Posted by Dr. ARUDOU, Debito on December 15th, 2010
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Hi Blog. Here is what Robert Shapiro, former economic adviser to President Clinton, says about the positive financial impact of new waves of immigration, in this case to the United States:
(Courtesy Economist.com Podcast June 23, 2010, from minute 1:44; typos mine)
Economist: Even in the best of economic times, there are concerns about the fiscal impact of immigration: How they’re using services, what they’re contributing in taxation… that’s obviously become more of a concern given the recession. What can you tell us as far as what you know about the fiscal burden of immigration, and the fiscal benefits of immigrants?
Shapiro: Particularly in five or six states, where immigrants are highly concentrated, there’s a fiscal deficit. Much of that has to do with educating children of immigrants. That’s the single largest cost. But if you look at it more dynamically, immigrants tend to be aggressive about improving their conditions. Aggressive enough to leave their homeland. These are not the kinds of people who take life as it’s been given to them. They try to make the best of their lives, and so you would expect to see some income gains — whether they start out as a day laborer or as an entrepreneur. The whole issue of entrepreneurship is interesting, because we find that not only do you see a lot of entrepreneurship among educated immigrants, particularly from Asia — and this has been commented on: the large volume of Silicon Valley startups that were started by immigrants, particularly from India. You see this also among undocumented immigrants, who are generally low-skilled people. Now they’re different kinds of businesses they’re starting. But that’s entrepreneurship, whether it’s a software startup, or a small corner business…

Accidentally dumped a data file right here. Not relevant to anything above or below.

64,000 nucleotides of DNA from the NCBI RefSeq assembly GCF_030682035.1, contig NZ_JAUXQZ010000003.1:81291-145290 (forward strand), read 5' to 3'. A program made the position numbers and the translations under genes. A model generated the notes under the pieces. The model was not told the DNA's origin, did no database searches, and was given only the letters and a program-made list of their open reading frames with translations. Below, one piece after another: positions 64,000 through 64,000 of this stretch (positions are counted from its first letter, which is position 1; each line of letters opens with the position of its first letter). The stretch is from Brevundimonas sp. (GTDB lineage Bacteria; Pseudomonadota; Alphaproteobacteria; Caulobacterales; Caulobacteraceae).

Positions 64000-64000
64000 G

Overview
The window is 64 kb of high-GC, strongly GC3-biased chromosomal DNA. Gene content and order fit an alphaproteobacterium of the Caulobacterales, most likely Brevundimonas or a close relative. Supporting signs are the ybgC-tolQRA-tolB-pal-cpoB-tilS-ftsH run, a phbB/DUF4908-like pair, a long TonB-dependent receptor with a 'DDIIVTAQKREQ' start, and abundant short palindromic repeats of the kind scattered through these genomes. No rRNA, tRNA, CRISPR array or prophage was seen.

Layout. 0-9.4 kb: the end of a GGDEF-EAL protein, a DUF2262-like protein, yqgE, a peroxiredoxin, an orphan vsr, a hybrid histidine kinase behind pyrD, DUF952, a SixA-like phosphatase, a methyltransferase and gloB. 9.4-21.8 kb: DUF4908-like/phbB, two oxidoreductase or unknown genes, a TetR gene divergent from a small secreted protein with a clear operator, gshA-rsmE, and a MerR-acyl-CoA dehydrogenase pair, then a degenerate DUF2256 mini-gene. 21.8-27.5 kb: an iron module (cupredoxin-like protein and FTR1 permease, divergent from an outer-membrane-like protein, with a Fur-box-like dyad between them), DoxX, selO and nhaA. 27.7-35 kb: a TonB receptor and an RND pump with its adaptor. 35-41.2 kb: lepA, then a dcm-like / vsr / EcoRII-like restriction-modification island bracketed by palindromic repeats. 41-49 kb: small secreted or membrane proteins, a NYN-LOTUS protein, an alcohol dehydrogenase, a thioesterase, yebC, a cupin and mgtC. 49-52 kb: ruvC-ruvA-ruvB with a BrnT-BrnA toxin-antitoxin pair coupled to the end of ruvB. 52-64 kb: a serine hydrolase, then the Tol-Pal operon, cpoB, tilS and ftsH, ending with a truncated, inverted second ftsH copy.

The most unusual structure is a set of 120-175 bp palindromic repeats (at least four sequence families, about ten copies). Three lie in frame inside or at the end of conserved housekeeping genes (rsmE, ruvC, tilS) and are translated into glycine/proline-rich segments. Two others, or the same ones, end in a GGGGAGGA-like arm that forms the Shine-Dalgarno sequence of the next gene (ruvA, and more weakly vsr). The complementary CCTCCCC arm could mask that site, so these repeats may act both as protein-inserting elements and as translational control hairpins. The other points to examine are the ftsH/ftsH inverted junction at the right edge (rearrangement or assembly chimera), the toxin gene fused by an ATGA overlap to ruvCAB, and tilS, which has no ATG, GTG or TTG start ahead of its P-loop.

[There is] another benefit of immigration — and a fiscal benefit. And that is, immigrants — and they generally come in early working age — they work their whole lives, if they stay here their whole lives, and then they retire. That’s the same as an American, except that the American working young worker has parents. Who claim social security and medicare. Immigrants come without their elderly parents, and in that sense we get a contribution to the labor force without having to pay out the benefits to the parent. When you’re talking about millions of people, that’s big money…
Economist: …Is immigration responsible for holding down wages in the US, or for slow wage growth?
Shapiro: If you look at the aggregate, there is no evidence that shows that immigrants have had any depressive effect on the average wage in the United States. However, there are winners and losers. Immigration actually appears to be responsible for gains in wages for higher-skilled Americans. The reason for this is that you have large numbers of relatively low-skilled immigrants that allow the expansion of organizations — because they can hire more people because they are less expensive. That expansion requires more higher-skilled people to manage it, for all the ancillary services, advance services associated with a large organization. And so it seems be associated with putting upward pressure on the wages of highly-skilled people. It also puts downward pressure on the wages of low-skilled Americans.